I don't know anything about sensitivity analysis, and how a simulation can help you. Here are some thoughts on the simulation part.

One thing is not clear to me: what does one row of your dataset represent? Is it one individual? Then, each individual response is a Bernoulli event, and only the sum of all these follows a binomial distribution.

To take the classic example of a coin flipping, let's say each individual flips a coin, with a probability 0.32 of heads (it's an unfair coin) and 1-0.32 = 0.68 of tails.

In R we can simulate that with `rbinom(1,1, 0.32)`

.

```
rbinom(1,1,.32)
#> [1] 0
```

But what if you have 10 individuals who flip a coin?

```
replicate(n = 10, rbinom(1,1,.32))
#> [1] 0 0 0 1 0 0 1 0 1 1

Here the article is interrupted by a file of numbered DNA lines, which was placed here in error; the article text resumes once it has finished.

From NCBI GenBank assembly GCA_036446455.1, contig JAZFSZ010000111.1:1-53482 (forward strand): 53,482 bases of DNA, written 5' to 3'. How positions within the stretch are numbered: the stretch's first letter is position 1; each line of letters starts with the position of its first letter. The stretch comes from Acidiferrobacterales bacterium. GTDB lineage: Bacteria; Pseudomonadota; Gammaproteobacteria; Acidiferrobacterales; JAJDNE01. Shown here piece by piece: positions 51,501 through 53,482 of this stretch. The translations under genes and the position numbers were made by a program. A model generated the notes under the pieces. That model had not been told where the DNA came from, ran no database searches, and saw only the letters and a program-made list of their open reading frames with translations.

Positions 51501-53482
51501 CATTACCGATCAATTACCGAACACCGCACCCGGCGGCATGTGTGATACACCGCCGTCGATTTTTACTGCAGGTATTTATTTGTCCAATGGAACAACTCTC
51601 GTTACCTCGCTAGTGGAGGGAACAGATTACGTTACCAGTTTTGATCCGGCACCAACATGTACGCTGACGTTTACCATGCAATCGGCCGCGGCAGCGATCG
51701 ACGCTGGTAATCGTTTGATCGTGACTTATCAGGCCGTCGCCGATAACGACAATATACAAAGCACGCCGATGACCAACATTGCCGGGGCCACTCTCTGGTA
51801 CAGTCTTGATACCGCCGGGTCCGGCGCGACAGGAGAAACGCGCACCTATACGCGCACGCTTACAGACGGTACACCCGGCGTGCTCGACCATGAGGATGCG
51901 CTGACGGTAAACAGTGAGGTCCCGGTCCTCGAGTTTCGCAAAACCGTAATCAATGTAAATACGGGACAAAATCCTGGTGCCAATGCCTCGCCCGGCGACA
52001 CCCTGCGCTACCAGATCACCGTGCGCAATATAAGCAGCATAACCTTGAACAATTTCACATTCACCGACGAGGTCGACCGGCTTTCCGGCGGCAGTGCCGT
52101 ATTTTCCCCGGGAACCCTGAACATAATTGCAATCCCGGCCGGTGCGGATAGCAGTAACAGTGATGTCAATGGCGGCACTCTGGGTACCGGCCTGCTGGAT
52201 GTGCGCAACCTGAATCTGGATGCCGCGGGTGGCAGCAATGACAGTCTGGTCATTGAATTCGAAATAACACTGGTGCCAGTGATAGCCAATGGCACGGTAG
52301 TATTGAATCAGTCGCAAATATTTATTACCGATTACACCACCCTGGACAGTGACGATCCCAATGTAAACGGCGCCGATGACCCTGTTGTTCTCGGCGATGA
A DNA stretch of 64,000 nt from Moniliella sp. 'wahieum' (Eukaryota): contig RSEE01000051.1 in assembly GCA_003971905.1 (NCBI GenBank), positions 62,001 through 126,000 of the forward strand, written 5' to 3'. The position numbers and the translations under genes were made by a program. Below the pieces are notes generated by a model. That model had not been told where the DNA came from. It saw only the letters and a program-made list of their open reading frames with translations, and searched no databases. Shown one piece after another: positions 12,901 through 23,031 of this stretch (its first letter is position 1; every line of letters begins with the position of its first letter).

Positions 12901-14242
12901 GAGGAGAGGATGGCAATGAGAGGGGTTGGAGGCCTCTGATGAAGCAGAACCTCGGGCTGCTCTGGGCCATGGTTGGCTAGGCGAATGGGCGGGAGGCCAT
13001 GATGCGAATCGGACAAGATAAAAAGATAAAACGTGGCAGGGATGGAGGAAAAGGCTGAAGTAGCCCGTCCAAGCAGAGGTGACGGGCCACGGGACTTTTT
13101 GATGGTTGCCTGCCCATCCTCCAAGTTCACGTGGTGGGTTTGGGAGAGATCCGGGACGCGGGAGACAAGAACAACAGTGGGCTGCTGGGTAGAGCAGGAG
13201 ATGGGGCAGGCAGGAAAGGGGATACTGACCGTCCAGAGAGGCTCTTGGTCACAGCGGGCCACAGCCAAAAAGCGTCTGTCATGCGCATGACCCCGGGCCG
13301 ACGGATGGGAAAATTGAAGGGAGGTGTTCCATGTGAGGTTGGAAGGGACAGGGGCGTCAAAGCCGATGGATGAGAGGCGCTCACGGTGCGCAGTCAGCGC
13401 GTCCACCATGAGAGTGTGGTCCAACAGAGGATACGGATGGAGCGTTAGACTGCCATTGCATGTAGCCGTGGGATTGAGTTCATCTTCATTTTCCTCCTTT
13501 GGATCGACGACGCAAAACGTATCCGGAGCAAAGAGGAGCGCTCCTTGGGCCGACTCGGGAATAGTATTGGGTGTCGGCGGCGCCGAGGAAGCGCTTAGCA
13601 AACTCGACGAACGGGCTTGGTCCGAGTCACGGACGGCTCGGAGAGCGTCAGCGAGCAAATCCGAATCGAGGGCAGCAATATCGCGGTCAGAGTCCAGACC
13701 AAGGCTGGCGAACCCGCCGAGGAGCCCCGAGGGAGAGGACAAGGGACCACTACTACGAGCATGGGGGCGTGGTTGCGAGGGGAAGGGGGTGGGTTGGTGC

```

Since it's slightly painful to write `replicate`

every time, R has a shortcut: the first argument to `rbinom()`

is the number of individuals:

```
rbinom(10, 1, .32)
#> [1] 1 1 0 1 1 0 0 0 0 1
```

But now, what if there is a single individual who flips the coin several time? The first time, they get either `0`

(heads) or `1`

(tails). Flipping twice, they can get 00 or 01 or 10 or 11. So the total number of tails they got is 0, 1, or 2. That can be described with the binomial distribution for `n=2`

coin flips, with probability `p=0.32`

. In R:

```
rbinom(1, 2, .32)
#> [1] 0
```

### Conclusion

So, if you want to simulate one yes/no choice per individual (per row of the data frame), the correct way is:

```
N_ind <- nrow(mydata) # nb individuals
n <- 1 # nb choices
p1 <- 0.32 # proba of each choice
mydata$choice <- rbinom(N_ind, n, p1)
```

Of course, if the outcome for one individual is the result of several yes/no decisions, you will have to change `n`

.

### Aggregation

A pointer for the next step, with `dplyr`

you can do something like that:

```
library(dplyr)
mydata %>%
group_by(county) %>%
summarize(nb_positive_choices = sum(choice),
prop_positive_choices = mean(choice))
```